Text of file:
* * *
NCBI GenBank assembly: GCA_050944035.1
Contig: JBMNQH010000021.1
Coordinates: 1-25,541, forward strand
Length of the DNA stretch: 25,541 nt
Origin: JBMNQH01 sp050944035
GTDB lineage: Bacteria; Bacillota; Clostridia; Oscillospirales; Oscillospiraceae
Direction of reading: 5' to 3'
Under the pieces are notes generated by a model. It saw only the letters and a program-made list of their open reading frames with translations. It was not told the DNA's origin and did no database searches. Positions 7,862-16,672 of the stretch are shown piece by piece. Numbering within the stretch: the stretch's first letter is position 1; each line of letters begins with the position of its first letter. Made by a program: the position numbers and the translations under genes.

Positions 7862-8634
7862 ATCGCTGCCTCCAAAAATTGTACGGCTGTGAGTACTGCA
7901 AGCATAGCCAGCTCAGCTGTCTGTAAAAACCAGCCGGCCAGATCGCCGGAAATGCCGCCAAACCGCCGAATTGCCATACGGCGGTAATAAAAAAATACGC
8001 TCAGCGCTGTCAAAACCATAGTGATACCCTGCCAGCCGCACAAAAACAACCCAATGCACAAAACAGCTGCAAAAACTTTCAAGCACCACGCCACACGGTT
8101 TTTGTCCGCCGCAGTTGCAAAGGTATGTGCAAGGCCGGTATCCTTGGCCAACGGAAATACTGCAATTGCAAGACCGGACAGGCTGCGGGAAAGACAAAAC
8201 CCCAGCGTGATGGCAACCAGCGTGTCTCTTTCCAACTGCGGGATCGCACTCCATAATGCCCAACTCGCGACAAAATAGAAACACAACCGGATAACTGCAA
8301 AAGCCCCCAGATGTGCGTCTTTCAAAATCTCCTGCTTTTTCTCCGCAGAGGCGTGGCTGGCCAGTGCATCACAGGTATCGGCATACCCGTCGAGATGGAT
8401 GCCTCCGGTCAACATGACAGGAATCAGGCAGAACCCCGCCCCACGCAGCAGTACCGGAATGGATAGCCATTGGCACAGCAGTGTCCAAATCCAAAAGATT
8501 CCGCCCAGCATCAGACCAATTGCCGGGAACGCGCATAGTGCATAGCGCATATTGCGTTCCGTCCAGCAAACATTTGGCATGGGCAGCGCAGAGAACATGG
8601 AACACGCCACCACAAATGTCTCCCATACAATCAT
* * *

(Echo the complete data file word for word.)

NCBI GenBank assembly: GCA_050944035.1
Contig: JBMNQH010000021.1
Coordinates: 1-25,541, forward strand
Length of the DNA stretch: 25,541 nt
Origin: JBMNQH01 sp050944035
GTDB lineage: Bacteria; Bacillota; Clostridia; Oscillospirales; Oscillospiraceae
Direction of reading: 5' to 3'
Under the pieces are notes generated by a model. It saw only the letters and a program-made list of their open reading frames with translations. It was not told the DNA's origin and did no database searches. Positions 7,862-16,672 of the stretch are shown piece by piece. Numbering within the stretch: the stretch's first letter is position 1; each line of letters begins with the position of its first letter. Made by a program: the position numbers and the translations under genes.

Positions 7862-8634
7862 ATCGCTGCCTCCAAAAATTGTACGGCTGTGAGTACTGCA
7901 AGCATAGCCAGCTCAGCTGTCTGTAAAAACCAGCCGGCCAGATCGCCGGAAATGCCGCCAAACCGCCGAATTGCCATACGGCGGTAATAAAAAAATACGC
8001 TCAGCGCTGTCAAAACCATAGTGATACCCTGCCAGCCGCACAAAAACAACCCAATGCACAAAACAGCTGCAAAAACTTTCAAGCACCACGCCACACGGTT
8101 TTTGTCCGCCGCAGTTGCAAAGGTATGTGCAAGGCCGGTATCCTTGGCCAACGGAAATACTGCAATTGCAAGACCGGACAGGCTGCGGGAAAGACAAAAC
8201 CCCAGCGTGATGGCAACCAGCGTGTCTCTTTCCAACTGCGGGATCGCACTCCATAATGCCCAACTCGCGACAAAATAGAAACACAACCGGATAACTGCAA
8301 AAGCCCCCAGATGTGCGTCTTTCAAAATCTCCTGCTTTTTCTCCGCAGAGGCGTGGCTGGCCAGTGCATCACAGGTATCGGCATACCCGTCGAGATGGAT
8401 GCCTCCGGTCAACATGACAGGAATCAGGCAGAACCCCGCCCCACGCAGCAGTACCGGAATGGATAGCCATTGGCACAGCAGTGTCCAAATCCAAAAGATT
8501 CCGCCCAGCATCAGACCAATTGCCGGGAACGCGCATAGTGCATAGCGCATATTGCGTTCCGTCCAGCAAACATTTGGCATGGGCAGCGCAGAGAACATGG
8601 AACACGCCACCACAAATGTCTCCCATACAATCAT